Jill said...

I used a bamboo/cotton jersey knit.

http://www.fabric.com/ProductDetail.aspx?ProductID=89c462e2-46dd-46bf-9fcd-a09ac5583f35

Amber said...

Ack - I'm feeling overwhelmed, even with such a good tutorial. I think my current level of sewing bravery is going to have me sticking to the spring tote as my next project, if I ever in my life finish my quiet books. I do love your sewing adventure - thanks!

Meg said...

Hello, kindred spirit. Thank you much for just using another shirt as a pattern. Tis cute. AND - how are your 100 push ups coming?

Jill said...

re: 100 pusups - gah. I faithfully did all my workouts through the end of week 4. In my last workout I did a total of 160 push ups. 160! I felt like I was going to die, and the whole thing ceased being fun. So I quit. And Jared reminds me daily that I am a quitter.

I think it is a great training program, but I just don't feel the need to get to 100. I think I'll try the sit up and squat program next.

casserole said...

This is such a great shirt!! I posted a link to your tutorial on Craft Gossip Sewing:
http://sewing.craftgossip.com/tutorial-ruffle-t-shirt/2009/08/08/
--Anne

mammafelice said...

Thanks for sharing... it's perfect!

arzu said...

wonderful!!
I lıke t-shırt=)

Ashley said...

Thank you for sharing! I have avoided buying jersey/knit like the plague but your tutorial makes it seem do-able!

Rachel@oneprettything.com said...

Oooh pretty! I agree with the pp, you make this look so easy and do-able! Very encouraging and inspiring. I'll be linking.

Simply Delightful said...

I have followed your blog for awhile and haven't commented yet, so I just wanted to tell you that your ideas are fabulous. I had a baby a little while ago and it was so nice to use your tutorials for cute baby projects.

Kari @ Ucreate said...

I have to make one, and of course I have to feature this!

K. Tacher said...

Thanks for the great tutorial! :)

jillbert said...

I'm thinking about buying two t-shirts and using the 2nd one to cut the strip for the ruffle. That way maybe I could just re-fashion the neckline and avoid sewing a whole shirt. Or I could just get over my fear and sew the whole shirt. You do make it look easy!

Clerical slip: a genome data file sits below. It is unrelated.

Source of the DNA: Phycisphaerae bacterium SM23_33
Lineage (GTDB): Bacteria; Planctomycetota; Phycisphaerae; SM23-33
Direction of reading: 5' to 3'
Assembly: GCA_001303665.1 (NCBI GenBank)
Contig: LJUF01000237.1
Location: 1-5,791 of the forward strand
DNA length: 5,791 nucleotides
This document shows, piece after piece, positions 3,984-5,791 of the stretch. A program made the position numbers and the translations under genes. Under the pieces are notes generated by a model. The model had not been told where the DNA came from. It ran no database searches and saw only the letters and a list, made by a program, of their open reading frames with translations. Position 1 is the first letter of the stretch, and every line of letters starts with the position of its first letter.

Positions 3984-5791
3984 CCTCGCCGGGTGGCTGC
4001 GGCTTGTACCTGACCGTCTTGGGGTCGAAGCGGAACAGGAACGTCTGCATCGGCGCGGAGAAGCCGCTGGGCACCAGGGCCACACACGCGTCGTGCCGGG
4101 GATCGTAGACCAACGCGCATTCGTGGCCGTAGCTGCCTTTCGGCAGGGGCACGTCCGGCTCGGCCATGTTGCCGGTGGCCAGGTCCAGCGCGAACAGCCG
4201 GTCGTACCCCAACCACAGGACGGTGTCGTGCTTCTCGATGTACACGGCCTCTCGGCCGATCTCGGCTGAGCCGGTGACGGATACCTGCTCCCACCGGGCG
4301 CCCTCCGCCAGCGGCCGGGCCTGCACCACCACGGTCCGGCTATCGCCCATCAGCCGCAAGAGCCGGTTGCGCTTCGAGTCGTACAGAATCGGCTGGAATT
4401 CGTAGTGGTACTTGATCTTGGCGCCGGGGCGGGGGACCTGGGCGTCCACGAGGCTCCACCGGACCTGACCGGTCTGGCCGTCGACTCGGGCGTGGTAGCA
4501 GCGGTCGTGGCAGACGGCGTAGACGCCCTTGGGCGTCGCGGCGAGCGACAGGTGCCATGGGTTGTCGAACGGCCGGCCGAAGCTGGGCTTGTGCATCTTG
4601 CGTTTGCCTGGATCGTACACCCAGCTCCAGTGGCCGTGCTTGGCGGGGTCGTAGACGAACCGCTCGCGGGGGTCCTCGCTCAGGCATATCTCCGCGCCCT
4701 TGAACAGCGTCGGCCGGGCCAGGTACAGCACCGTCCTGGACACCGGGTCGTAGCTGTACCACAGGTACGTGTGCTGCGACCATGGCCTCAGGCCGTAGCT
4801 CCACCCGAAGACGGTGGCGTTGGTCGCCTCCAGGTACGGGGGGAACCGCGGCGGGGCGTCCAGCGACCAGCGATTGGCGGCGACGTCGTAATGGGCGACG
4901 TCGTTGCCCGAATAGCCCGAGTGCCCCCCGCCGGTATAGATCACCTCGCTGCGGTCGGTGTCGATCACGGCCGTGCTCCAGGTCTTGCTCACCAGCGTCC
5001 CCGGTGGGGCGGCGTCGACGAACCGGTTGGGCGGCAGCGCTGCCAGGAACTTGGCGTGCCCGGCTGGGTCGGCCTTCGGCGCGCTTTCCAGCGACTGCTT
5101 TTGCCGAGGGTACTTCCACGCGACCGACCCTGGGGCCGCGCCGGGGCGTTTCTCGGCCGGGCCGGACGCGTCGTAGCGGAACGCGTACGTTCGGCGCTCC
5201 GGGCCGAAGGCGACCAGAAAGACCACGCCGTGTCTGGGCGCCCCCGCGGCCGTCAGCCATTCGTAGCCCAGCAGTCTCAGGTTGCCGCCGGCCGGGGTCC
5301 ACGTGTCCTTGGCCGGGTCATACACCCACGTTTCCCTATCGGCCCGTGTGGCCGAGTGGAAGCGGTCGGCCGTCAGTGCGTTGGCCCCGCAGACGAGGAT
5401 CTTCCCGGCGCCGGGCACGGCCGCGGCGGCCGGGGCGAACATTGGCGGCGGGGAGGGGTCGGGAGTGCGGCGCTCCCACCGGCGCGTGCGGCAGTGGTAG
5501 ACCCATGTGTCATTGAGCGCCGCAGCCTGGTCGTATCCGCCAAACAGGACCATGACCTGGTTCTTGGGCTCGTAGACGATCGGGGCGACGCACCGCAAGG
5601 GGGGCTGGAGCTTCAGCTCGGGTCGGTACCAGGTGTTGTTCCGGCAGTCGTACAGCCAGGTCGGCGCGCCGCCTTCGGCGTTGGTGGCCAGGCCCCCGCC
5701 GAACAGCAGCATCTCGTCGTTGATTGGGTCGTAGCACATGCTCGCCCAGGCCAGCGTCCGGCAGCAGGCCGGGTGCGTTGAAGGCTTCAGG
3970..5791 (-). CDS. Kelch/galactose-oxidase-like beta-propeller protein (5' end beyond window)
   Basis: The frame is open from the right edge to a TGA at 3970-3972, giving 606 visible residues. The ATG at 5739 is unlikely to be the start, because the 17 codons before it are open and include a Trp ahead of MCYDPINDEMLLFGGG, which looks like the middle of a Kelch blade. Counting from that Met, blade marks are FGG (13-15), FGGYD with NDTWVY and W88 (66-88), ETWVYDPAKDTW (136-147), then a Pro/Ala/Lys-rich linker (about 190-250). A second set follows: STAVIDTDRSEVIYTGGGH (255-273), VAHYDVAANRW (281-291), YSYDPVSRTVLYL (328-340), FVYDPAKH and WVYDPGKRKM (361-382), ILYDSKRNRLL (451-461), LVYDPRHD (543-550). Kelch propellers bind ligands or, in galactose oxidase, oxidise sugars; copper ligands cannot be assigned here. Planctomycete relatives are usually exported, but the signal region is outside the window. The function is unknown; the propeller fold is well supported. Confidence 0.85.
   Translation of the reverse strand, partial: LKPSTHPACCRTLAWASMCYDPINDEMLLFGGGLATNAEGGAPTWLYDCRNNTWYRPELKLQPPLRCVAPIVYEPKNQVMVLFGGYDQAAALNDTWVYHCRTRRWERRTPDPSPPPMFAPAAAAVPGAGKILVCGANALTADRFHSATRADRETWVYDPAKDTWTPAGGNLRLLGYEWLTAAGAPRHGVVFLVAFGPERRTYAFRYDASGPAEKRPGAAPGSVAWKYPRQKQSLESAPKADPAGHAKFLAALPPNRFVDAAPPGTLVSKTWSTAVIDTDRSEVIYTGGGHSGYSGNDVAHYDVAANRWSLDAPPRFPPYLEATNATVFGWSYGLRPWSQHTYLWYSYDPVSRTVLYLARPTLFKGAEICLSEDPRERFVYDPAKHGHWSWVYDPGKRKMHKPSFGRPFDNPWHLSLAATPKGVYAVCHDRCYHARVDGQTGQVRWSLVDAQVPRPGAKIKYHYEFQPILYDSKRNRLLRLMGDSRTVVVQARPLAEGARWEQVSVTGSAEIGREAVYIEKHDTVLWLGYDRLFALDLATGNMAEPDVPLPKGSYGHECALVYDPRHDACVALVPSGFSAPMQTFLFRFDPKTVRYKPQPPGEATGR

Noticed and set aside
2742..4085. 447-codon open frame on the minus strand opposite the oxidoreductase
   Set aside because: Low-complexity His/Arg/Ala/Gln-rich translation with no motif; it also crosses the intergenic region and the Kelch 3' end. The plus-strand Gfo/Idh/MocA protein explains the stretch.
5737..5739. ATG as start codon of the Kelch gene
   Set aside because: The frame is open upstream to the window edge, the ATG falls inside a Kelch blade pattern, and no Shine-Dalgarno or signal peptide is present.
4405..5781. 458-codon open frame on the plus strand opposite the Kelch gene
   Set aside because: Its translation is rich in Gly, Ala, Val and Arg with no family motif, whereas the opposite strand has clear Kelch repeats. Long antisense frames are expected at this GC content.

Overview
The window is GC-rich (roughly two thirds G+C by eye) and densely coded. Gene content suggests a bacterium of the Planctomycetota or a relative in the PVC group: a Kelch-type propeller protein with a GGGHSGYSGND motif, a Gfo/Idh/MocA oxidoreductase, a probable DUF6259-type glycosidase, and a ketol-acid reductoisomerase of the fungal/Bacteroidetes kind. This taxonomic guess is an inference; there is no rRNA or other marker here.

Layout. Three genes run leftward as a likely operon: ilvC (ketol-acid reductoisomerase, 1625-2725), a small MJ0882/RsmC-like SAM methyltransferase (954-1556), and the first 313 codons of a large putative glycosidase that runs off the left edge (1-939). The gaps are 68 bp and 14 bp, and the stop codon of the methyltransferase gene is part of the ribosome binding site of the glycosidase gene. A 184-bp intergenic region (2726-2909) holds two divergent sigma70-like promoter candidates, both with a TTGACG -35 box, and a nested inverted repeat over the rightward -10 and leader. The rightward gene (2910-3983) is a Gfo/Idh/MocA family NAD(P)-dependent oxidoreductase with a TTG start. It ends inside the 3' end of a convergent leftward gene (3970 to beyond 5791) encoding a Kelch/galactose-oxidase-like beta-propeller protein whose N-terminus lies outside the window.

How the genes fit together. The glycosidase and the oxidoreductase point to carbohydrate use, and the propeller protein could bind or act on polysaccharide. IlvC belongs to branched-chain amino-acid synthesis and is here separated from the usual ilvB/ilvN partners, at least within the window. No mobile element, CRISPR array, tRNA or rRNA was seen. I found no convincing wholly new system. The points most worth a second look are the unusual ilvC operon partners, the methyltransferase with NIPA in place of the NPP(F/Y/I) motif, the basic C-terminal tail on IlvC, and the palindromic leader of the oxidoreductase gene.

Kathy - mom of many said...

Thanks for this tutorial...I love to see a photo of the person wearing it, maybe you can encourage a photo when she gets it.
I would love to do this on a t-shirt making contrasting colored ruffles.

linda said...

Thank you so much for the tutorial! can't wait to make one!

Deanna said...

you are SO awesome! I actually took pattern design along with fitting and alteration classes as part of my major, and teach HS classes for sewing, amongst other stuff...I would like to say that I'm uber impressed, and for somebody that doesn't sew a lot, these instructions work. Don't tell my professors or co-workers. :) Keep up the good work and AWESOME tutorials!

Jaclyn said...

I think I might just try this tomorrow! I've never actually made "clothes", but this looks like it is fairly easy, and with your great tutorial, it should be a breaze! Hopefully it won't end up like the Cosby Show episode when Denise tries to make a shirt for Theo...haha!

Colleen said...

I love this Jill. I really want to try to make my own. Thanks.

Relaby said...

thanks for the tutorial...really nice...I have to read/understand it well...i'm always having problems with those sleeves thing... c",)

stephanie said...

So cute, Jill! I wish you would model it for us. :)